Excellent writing that does justice to this brilliantly inspired band, Michael (and you even threw in a reference to Procol's Grand Hotel--sorely underappreciated). A few observations: I never liked the mix on the first album--what with the production done by Peter Sinfield, King Crimson's lyricist, for God's sake--and I'm in the minority that thinks the album is somewhat weak. I'm not too crazy about Ferry's voice on it, either. I think it was the second CD remaster that presented a mix I could live with: EQing the treble to bump it up. But For Your Pleasure, that's when the band kicked in with its Remake/Remodel vision (Ferry always reminded me of some 19th century Romantic poet who found himself stuck in a space-age world). It's interesting you didn't going into greater musical detail about "In Every Dream Home ... ": that swooshing Eno synthesizer melding with Manzanara's treated guitar as Ferry shouts about "all those heartaches" is breathtaking (and was there ever a more underrated guitarist than Ray?). "Stranded" is okay, especially Amazona and Mother of Pearl, but I think it drags in spots and seems more of a prototype for what may be their best album "Country Life". I say "may be" because "Siren" messed with my mind considerably back in the day. I'd never heard anything like it: it was my first Roxy album and I used to play it full blast on the Zenith speakers (???!!!) almost nonstop. But more on that when you review it: I sense you didn't much care for it, but I'll do what I can to convince you otherwise.

marmil's picture

I can't figure out why, in any of the "complete" Roxy sets, "Viva Roxy Music - the Live Roxy Music Album" is never included. It's a great snapshot of Roxy in '73, '74 and '75. It was released in '76. Of particular note are "Out of the Blue," "Both Ends Burning," "The Bogus Man" and "Do the Strand." Does anyone know why this great live album has been overlooked in favor of some of the later, rather tepid, live Roxy LPs?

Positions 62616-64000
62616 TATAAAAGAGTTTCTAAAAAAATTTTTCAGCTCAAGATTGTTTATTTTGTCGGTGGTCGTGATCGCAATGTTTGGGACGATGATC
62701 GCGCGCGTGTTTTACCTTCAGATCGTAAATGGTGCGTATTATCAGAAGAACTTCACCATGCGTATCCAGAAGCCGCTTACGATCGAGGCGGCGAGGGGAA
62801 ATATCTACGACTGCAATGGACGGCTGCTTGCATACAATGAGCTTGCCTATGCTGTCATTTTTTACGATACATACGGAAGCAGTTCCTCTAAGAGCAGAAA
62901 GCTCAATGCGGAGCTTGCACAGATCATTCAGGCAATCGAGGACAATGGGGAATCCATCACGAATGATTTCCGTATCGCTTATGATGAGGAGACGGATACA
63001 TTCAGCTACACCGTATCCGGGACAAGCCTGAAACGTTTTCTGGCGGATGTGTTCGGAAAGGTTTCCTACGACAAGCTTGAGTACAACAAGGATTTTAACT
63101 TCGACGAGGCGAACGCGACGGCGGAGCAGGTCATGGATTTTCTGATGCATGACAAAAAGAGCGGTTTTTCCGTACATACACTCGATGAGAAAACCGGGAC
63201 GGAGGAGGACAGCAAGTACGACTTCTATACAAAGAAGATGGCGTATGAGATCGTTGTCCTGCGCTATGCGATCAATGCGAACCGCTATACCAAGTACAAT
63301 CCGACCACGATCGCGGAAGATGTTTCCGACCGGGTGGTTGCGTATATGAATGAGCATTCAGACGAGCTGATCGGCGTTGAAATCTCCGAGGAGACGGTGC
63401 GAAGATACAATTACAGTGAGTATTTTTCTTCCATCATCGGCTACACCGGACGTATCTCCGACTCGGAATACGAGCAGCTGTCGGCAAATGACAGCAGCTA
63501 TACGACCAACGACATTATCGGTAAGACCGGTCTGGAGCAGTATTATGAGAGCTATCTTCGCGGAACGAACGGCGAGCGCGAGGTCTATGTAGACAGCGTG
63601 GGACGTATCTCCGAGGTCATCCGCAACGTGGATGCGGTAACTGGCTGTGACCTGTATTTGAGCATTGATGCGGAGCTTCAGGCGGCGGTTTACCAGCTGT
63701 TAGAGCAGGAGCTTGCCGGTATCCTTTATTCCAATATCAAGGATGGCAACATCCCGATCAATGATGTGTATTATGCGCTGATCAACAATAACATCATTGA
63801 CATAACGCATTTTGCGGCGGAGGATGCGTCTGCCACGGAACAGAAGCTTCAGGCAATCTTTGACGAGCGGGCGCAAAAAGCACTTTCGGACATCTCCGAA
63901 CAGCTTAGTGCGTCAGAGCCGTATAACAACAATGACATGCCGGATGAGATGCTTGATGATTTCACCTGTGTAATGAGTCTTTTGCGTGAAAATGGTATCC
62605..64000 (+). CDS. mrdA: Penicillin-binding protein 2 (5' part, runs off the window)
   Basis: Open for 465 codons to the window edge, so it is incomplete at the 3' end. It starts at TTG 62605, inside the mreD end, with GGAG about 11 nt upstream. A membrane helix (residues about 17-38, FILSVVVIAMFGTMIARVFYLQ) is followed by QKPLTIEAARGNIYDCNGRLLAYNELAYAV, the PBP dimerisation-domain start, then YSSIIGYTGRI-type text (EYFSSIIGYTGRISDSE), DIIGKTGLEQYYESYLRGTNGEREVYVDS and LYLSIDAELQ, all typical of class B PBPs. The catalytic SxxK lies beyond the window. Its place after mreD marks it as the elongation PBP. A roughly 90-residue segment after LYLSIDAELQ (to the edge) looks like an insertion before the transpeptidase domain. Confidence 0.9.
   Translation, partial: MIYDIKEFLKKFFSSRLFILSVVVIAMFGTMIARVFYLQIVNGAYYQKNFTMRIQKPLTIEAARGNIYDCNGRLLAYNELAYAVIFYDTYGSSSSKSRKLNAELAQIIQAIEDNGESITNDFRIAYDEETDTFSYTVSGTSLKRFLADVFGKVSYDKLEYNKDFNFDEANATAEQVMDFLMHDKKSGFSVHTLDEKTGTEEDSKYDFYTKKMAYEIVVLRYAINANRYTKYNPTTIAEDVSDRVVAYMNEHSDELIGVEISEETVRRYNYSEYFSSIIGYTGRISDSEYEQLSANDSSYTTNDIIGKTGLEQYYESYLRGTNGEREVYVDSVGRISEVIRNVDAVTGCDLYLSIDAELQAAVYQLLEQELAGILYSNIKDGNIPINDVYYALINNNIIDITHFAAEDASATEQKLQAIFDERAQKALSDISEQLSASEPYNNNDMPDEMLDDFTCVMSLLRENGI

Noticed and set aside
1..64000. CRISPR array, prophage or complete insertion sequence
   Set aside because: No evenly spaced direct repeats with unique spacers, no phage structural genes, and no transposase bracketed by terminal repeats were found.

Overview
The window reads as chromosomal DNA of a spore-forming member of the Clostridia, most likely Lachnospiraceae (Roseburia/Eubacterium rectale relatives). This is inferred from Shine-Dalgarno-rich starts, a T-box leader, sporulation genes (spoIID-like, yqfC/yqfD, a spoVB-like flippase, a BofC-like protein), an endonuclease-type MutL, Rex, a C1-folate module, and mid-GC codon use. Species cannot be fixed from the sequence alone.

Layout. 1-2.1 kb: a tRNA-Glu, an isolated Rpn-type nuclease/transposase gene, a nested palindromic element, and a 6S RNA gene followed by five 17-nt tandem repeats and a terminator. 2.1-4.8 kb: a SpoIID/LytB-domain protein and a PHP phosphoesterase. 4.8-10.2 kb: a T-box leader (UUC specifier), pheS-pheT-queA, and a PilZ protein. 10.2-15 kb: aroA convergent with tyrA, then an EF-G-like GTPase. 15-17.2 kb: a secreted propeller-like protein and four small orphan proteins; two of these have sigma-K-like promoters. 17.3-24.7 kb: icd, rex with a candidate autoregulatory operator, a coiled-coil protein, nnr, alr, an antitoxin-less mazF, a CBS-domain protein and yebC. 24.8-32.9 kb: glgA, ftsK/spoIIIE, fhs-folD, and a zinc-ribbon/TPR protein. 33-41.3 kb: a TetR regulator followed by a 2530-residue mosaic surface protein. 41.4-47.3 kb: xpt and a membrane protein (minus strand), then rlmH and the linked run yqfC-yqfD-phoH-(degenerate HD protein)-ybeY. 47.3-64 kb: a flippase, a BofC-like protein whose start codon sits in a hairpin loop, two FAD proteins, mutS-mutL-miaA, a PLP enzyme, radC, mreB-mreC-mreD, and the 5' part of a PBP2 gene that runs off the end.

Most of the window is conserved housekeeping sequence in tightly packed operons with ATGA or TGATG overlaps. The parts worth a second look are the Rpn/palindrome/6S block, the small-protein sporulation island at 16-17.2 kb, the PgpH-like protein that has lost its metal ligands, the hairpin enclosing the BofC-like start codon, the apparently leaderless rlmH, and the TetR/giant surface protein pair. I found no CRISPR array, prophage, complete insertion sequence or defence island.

marmil's picture

Does anyone know of another song, besides "In Every Dream Home a Heartache" that deals with the rather bizarre subject matter of a blow-up doll?

Tom Miars's picture

There are a couple of other songs dealing with blow-up dolls: "Be My Girl-Sally" on the first Police album and "Ms. Pinky" on Zappa's Zoot Allures lp. Please don't infer that I have an obsession with the topic, though.

marmil's picture

Tom -

That's what they all say!!


lensimons's picture

Michael, are you going to finish reviewing this box set? I realize you've been a little busy, what with Munich and Newport Beach and all, but we're still waiting to hear your impressions on Country Life, Siren, Manifesto, Flesh & Blood and Avalon.'s picture

Especially Avalon - and which is "the" pressing to search for out of the original issues and re-issues?

john ryan horse's picture

In fact I think the 1999 CDs mastered by Bob Ludvig at Gateway are quite superior to the US Atco pressings (don't own any Islands)...I wonder what folks think of the 2003 "Avalon" sacd with both stereo & 5:1 surround sound remix (I only have stereo myself)...The stereo transfer is quite a feast though the orig. LP was warmer & a bit duller too.

xtcfan80's picture

I have a copy of For Your Pleasure that I like on my system. It's the 1997 Virgin/EMI Issue UK pressing 7243 8 42804 1 3 and part of the EMI 100 series. I'd love to hear Mike's and other's opinions on this version.

hans altena's picture

I have never found a copy of their first album which was without any ticks, for the rest of their collection I have spotless first editions (bought directly when they came out and preserved with care), so I am very curious if and when their elpees will be sold individually. I now have to do with an Atco version released somewhere in the late seventies. I have tried it with the Capitol Vault series, which provided me already with an excellent Surf's Up (though arguably a bit less good sounding than the original I had, but that one had some specks from the beginning), but that one had ticks everywhere, which even prevented me from getting to know its audio quality, so I do not dare to try it again (it could not be sent back, because it was import, I live in Holland, therefor.

audiotom's picture

thank you for saving me $250 for not buying this.
I wore out US copies. Bought nice Japanese copies in early 80s. Replaced all of those with stellar UK first pressings. I thought the CD box set straight transfers sounded great so I was really looking forward to this box. So the SACD is also 96/24? aghhh stick with the cd box.

Wasn't happy with the Abbey Road Eno releases either

Timbo21's picture

I'm an ex mastering engineer and was around when Miles was at Metropolis. Having read about his 1/2 speed process it entails transferring to digital. I always thought it would be running a tape machine 1/2 speed, but not so. This is why Miles cuts from digital even though the analogue tapes may be available. His cut of 461 Boulevard is pretty hefty on the bass. I think the 1/2 speed process is a factor